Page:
Nowadays, most game designers primarily rely on personal experience and prefer to work with their self-perceived unlimited creativity when designing games. However, what children expect and how they make meaning of applications may not be aligned to the designers’ assumptions. Therefore, an adequate consideration of children in the game development process is necessary in order to meet their needs.
The child-centered game development (CCGD) framework aims to provide game researchers, developers, and designers with a collection of approaches for the active involvement of children aged 10 to 14 years throughout the development process [Moser, 2013]. The framework is based upon the belief that partnering with children is important to understand what is needed to develop games for children. Children are encouraged to take over the role of users, testers, informants, design partners, or design innovators.
When game designers and developers are willing to work with children, they will gain a better understanding of the children’s perspectives, their wishes, and needs and, likewise, children will learn about the complexity to design games for children (i.e., practice based learning is supported). Therefore, different approaches were self-developed or adapted for the analysis, concept, design, implementation and evaluation phase of games. A combination of active user involvement with practice-based learning experiences for children is achieved within the self-developed CCGD approaches through linking traditional HCI approaches with educational approaches and learning content. For example, children are enabled to actively contribute their knowledge from educational approaches by applying personal descriptions in the child-game-persona approach. Additionally, existing approaches from CCI were adapted to suit the CCGD framework and to provide a large variety of approaches. The CCGD framework aims to support a win-win situation for both sides (i.e., for children and for researcher, designer, or developer).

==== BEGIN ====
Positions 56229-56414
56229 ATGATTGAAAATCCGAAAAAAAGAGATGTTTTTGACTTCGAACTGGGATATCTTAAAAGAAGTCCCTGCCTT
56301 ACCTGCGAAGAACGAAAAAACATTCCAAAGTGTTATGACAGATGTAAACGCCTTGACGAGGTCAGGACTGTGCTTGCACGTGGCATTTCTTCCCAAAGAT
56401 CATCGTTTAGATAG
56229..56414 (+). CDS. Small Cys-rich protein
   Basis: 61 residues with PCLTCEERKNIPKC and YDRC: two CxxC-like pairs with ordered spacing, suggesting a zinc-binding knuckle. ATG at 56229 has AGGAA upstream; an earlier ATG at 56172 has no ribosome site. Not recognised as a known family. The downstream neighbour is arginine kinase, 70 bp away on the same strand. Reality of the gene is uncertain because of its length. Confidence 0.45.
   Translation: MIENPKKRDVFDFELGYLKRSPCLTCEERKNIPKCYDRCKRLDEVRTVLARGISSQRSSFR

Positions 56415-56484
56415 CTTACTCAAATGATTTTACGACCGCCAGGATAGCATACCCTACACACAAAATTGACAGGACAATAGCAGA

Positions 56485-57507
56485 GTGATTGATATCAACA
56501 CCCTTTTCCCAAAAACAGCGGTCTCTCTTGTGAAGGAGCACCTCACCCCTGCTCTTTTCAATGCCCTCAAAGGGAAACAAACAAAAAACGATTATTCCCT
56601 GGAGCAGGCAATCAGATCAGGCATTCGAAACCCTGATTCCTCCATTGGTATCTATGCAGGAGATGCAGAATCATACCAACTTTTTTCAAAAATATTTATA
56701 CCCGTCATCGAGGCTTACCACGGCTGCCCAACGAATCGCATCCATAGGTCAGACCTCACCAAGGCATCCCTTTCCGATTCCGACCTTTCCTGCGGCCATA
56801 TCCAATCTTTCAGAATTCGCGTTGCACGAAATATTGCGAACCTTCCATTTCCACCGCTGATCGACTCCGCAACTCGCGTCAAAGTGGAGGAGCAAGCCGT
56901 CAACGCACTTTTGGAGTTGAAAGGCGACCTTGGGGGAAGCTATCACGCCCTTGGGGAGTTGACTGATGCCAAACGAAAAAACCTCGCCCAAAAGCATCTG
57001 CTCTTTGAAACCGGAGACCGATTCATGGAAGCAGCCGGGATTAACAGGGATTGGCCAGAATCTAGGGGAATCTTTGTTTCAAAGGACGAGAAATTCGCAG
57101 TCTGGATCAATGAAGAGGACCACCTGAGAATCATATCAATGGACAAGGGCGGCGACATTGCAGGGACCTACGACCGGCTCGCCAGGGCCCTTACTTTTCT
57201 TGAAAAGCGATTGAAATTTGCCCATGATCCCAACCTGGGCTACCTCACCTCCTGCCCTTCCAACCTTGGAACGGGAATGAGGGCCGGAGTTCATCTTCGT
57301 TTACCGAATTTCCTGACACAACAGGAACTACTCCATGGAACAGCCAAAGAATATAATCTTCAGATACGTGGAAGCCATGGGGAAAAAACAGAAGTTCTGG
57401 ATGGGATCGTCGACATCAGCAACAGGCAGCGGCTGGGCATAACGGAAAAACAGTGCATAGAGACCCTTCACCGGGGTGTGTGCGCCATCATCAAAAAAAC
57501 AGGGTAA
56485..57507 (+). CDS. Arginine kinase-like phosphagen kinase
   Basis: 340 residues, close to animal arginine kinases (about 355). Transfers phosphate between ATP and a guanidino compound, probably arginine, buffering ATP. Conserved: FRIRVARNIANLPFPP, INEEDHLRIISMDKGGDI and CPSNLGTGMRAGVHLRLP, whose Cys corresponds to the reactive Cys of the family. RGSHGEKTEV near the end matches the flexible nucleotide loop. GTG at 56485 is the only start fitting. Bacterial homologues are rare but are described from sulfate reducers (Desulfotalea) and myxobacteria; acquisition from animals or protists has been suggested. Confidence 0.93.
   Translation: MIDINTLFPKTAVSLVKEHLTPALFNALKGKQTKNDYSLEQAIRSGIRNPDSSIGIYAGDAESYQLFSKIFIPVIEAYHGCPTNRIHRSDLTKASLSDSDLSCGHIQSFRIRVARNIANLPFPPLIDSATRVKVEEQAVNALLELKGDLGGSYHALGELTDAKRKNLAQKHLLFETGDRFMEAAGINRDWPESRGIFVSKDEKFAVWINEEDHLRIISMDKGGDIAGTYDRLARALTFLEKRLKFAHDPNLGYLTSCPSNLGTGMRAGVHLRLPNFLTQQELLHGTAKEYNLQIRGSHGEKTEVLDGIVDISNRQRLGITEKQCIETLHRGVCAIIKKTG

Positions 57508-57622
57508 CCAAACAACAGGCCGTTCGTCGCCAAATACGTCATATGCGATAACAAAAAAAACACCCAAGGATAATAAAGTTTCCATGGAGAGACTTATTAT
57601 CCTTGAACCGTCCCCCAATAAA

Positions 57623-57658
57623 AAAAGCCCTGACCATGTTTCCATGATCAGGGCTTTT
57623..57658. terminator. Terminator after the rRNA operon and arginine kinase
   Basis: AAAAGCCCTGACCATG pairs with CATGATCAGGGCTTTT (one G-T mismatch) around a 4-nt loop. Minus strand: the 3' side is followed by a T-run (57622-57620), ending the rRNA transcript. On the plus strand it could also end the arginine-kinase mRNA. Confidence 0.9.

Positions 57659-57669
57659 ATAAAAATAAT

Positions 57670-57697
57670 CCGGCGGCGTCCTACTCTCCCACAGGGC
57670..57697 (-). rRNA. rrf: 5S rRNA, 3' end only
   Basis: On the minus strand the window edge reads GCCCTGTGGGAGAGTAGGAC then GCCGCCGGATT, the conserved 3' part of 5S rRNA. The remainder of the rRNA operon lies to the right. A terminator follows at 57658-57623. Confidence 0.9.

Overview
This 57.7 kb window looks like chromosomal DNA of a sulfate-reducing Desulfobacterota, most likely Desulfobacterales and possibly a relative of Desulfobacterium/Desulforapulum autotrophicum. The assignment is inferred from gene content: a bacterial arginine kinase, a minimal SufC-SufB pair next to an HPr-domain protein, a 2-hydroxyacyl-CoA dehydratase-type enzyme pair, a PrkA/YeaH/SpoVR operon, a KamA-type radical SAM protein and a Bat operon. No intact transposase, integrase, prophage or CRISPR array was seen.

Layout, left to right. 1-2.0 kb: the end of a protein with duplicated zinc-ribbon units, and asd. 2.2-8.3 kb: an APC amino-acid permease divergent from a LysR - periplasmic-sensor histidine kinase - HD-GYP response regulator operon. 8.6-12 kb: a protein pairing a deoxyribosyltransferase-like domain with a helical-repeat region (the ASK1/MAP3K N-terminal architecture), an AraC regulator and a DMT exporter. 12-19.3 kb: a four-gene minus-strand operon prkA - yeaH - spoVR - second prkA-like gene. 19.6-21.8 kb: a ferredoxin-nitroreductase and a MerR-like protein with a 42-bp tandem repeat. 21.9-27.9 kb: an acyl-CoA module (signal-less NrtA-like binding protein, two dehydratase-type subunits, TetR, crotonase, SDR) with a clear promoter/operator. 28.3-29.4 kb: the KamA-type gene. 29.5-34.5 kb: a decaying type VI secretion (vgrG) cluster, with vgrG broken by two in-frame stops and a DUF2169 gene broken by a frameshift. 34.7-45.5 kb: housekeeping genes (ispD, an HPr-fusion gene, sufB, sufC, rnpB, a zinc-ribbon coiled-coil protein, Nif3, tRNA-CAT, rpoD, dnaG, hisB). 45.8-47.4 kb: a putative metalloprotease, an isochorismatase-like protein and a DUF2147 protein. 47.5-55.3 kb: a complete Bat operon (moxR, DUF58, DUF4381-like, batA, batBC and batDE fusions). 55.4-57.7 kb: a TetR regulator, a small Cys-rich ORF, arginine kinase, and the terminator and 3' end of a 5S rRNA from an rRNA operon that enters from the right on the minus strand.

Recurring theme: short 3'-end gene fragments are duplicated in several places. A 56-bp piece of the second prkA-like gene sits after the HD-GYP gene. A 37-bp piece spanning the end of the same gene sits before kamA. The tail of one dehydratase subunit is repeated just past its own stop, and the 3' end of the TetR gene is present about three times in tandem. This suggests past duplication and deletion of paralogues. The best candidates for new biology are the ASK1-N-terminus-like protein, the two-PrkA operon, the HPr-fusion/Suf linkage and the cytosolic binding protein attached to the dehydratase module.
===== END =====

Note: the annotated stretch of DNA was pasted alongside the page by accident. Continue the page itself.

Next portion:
The framework provides eight approaches for the analysis phase (e.g., w-question cards, probes study, sticky noting, mission from designer, or KidsReporter), eight approaches for the concept phase (e.g., child-game personas, game idea booklet, mixing ideas, role play game, or game concept description), seven approaches for the design (e.g., comicboarding, game progress storyboards, creative low-fidelity prototyping, team prototype construction, or DisCo), four tools for the implementation phase (i.e., Scratch, Kodu, Ziege, or Blender), and 11 approaches for the evaluation phase (e.g., PLEX heuristic evaluation, eSFQ, MemoLine, PX laddering, or pair playtesting) in order to work with groups of children in the context of the school.